Women & Money: Lessons From the Financially Independent

Living below your means is a tried and true method to gain�and keep�your wealth

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Financial independence can sometimes be an illusive concept. So I think it is always helpful to take a peek into the mindset of those who have achieved it. Take a look at these comments from a survey about two years ago by Wilmington Trust and Camden Research: “I live below my means. … I live very modestly”; “It’s the same house that I raised my children in since elementary school”;  “I live simply and really focus on saving.”

If these comments sound like something you might be aspiring to because of the recent recession, you might be surprised to know that the women who responded to this survey have a minimum net worth of $25 million, so they can well afford to live richly even during a recession.

But according to the study, there is a wealth paradigm shift going on and affluent women who once took on the traditional woman’s role are now taking control of their futures. The study concludes that they are “focused not on viewing their wealth as a measure of success but as a source of empowerment to achieve their goals and independence.” And this view was shared among women who worked for their money as well as those who inherited it.

Here are some other key findings of the study:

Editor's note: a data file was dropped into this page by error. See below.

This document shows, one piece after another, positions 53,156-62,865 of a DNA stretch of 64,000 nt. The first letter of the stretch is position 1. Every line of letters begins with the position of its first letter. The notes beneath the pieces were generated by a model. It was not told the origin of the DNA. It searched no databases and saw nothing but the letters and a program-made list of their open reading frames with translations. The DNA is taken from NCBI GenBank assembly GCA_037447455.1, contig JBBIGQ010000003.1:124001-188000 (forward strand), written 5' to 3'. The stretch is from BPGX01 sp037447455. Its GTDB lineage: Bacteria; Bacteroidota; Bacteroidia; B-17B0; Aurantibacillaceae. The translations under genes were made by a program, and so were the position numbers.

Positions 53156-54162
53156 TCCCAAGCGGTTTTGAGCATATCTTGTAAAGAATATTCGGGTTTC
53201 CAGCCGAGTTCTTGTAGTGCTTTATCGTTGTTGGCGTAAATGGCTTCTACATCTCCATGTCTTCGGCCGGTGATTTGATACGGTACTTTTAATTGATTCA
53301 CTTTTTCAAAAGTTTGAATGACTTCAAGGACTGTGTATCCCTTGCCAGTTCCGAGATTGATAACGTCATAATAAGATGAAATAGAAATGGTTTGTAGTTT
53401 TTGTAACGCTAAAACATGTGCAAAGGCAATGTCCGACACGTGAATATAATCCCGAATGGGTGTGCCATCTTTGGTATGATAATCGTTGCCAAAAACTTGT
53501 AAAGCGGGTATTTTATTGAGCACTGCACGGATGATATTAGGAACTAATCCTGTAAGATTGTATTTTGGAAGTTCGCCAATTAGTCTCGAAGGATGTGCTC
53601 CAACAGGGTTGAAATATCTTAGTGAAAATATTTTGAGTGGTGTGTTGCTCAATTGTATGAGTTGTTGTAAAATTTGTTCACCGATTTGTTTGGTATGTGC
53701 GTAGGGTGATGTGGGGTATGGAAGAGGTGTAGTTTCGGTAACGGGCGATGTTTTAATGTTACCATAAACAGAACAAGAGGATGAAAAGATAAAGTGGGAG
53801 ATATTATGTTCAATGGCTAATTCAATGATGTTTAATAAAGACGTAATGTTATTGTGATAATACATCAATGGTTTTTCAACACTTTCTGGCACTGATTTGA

— Women are seeking a holistic approach to wealth management, which includes establishing family governance structures and fostering dialogue, particularly with their children, about wealth management.

— Even though the women surveyed said they were raised in households with traditional views of a woman’s role, they are emerging with a commitment to develop their professional skills and to be viewed in their families and communities as having equal opportunities and status as men.

— Women are stepping up to new levels of involvement in the management of their families’ wealth, with 88% of those in the study playing a high-to-moderate role in the management of family assets. They are meeting regularly with advisors, reading investment performance reports, and trying to compile a complete wealth picture.

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  • Lisa

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    • Financial Peace University

  • lzug

    I think the title of this article employs a very loose definition of the phrase “financially independent” since the majority of the women surveyed in the study either inherited their wealth from their families or married into their wealth. The last category in the study, “Wealth Creators” is dubious, because it seems to include women who run already-established and successful family businesses.

    Living below one’s means is an established mode of generating an sustaining wealth for first-generation, patriarchal families. However, that level of frugality has been shown to dissipate after that first generation. Sure enough, this survey seems to support the fact that the same rule applies for women — the Wealth Building category seems to be more frugal and have a better understanding of money as compared to women who inherit. The stand-out gender difference may well be what the survey describes as a commitment to philanthropy in subsequent generations, but I don’t know what those statistics are for men who inherit wealth.

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